The Wedding Feast

Parashat Ki Tissa is not just about idol worship.

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Reprinted with permission from The Torah: A Women's Commentary, edited by Tamara Cohn Eskenazi and Andrea L. Weiss (New York: URJ Press and Women of Reform Judaism, 2008).

Years ago, my boyfriend and I climbed the alleged Mount Sinai, with the shower of Perseus streaking the Egyptian night sky with shooting stars. At the summit, as God pulled the sun up from the fragrant desert floor, Jonathan held up a ring and proposed. It is written in Pirkei Avot, "Every day a voice goes forth from Sinai" (6:2). That dawn, I heard the reverberation of a sacred voice in the words, "Would you be willing to spend your life with me?"
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The revelation at Mount Sinai was a wedding-an eternal, loving joining between God and Israel. The story we read is but a veil covering a radiance we must allow ourselves to know.

A Census

This Torah portion, Ki Tissa, begins with Moses taking a census. God then chooses Bezalel to be the artisan of the Tabernacle. Moses climbs Mount Sinai, shrouded in mist and mystery, while the Israelites below build their golden idol. When Moses sees this, he breaks the stone tablets, grinds up the golden calf, and makes the Israelites drink it. Moses ascends the mountain a second time. When he descends, his face is so radiant that he must wear a veil.

But a light ruach (wind) blows from the west, disturbing the mist, and we see the radiant face just beneath the veil of text.

Moses is the master alchemist. He climbs the mountain, hides in the cleft of the tzur (rock). He speaks with the philosopher's stone face to face. He holds the two tablets of prime matter in his hands. When he grinds up the calf into a fine powder, stirs it into water, holds it up into the air, a brilliant liquid shimmering with flakes of gold, he creates a dizzyingly potent potion, a love potion, an elixir of life. A toast!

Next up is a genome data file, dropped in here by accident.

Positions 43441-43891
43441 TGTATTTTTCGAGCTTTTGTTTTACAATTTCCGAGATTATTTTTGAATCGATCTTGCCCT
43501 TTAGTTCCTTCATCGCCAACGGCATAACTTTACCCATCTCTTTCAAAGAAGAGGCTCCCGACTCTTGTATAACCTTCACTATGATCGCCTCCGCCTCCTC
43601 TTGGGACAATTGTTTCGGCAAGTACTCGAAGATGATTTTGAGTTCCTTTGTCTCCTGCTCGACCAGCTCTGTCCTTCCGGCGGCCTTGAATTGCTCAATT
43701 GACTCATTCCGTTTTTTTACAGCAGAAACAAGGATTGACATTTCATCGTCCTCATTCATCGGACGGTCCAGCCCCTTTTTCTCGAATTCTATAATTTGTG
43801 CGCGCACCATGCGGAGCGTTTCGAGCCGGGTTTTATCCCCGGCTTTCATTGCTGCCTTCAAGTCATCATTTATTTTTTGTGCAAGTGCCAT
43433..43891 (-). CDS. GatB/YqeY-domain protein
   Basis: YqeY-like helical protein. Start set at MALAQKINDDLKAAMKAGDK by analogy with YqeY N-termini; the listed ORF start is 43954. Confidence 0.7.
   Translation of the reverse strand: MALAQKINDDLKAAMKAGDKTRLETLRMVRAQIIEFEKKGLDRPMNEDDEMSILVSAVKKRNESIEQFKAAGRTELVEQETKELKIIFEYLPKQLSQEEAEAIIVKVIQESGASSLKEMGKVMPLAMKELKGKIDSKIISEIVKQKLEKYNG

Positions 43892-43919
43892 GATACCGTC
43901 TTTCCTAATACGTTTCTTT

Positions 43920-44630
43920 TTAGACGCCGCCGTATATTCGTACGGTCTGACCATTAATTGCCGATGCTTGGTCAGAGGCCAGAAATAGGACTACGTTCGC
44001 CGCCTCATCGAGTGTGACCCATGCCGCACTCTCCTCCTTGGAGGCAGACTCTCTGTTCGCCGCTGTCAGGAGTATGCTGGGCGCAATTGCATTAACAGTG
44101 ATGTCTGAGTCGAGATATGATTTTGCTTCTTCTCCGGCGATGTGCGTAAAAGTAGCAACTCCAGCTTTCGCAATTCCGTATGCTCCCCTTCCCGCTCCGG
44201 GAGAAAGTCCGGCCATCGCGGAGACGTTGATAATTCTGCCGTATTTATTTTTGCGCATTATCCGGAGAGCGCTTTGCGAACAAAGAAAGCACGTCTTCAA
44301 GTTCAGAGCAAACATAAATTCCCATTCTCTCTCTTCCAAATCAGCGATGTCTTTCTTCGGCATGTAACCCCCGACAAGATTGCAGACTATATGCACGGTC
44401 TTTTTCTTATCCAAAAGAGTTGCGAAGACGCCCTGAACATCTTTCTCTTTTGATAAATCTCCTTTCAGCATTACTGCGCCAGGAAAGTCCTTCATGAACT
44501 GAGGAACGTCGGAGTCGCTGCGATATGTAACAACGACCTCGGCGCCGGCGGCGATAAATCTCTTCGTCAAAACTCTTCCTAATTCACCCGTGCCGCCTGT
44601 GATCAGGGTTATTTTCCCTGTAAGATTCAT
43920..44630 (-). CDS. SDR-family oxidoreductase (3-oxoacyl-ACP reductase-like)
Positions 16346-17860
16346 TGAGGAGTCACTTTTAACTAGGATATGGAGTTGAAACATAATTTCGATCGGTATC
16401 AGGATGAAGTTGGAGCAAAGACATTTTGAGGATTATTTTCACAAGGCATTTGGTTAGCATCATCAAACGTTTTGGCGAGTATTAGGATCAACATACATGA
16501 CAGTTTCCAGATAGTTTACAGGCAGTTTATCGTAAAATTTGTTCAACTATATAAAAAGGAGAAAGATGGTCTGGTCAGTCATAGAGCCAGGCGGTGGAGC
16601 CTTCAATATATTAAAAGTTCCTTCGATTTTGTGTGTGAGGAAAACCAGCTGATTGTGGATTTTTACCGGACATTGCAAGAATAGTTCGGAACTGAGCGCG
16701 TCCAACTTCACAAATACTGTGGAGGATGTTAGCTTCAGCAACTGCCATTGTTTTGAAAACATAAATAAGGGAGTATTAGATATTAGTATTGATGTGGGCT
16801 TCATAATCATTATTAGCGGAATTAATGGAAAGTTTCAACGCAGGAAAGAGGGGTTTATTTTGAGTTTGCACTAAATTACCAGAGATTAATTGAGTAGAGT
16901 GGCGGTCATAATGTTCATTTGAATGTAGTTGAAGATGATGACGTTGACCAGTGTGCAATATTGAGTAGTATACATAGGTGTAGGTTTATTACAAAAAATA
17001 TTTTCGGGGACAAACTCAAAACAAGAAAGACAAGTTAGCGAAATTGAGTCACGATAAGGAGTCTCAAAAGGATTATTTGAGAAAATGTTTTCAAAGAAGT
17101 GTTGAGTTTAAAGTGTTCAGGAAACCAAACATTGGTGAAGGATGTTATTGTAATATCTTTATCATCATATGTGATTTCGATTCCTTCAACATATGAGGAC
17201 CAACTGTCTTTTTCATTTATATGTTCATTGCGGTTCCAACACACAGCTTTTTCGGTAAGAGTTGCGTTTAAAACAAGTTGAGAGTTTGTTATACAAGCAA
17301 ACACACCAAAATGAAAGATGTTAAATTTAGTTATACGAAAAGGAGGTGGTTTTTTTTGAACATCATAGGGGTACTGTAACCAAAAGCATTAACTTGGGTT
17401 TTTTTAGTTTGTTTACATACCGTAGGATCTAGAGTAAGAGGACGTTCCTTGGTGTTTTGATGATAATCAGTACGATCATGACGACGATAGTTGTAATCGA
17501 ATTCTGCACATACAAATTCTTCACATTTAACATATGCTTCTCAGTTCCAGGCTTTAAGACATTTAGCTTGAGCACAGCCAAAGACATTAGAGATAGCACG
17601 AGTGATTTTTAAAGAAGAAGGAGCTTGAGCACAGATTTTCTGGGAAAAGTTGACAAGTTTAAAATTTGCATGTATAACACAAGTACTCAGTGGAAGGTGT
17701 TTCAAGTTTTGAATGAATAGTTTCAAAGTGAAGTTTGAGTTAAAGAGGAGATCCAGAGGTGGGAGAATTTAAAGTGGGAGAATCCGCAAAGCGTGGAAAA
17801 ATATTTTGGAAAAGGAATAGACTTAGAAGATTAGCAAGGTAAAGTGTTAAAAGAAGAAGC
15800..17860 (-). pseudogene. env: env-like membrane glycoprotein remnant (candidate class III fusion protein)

We drink of it. Our eyes are opened to see beneath the veil. Ki Tissa is not about frenzied idol worship, but the detailed description of a spectacular wedding feast between God and the people Israel. God-the-Lover and Moses-the-beloved take a census of who shall be invited, and they make the long guest list: 600,000 and growing. Bezalel is singled out to decorate the Tent, arrange the flowers, and adorn the feast.

Gifts or a Calf?

Time passes, and we find ourselves in the whirl of the banquet festivity. There is dancing and singing, and in the very center, what seems to be a golden calf. But blink your eyes! It is the glittering pile of precious wedding gifts.

High on the bimah (platform), under a huppah (wedding canopy) of cloud, God presents Moses with the marriage contract, our ketubah. One commentator points out that 31:18, which is translated "Upon finishing (ke-challoto) speaking with him ... [God] gave Moses the two tablets," could also be read, with the slight change of one vowel: "And [God] gave Moses as [God's] bride (ke-challato)...the two tablets." Moses, our symbolic bride, turns around in the huppah and faces the guests. He lifts the contract for all to see-and then smashes the glass beneath his foot.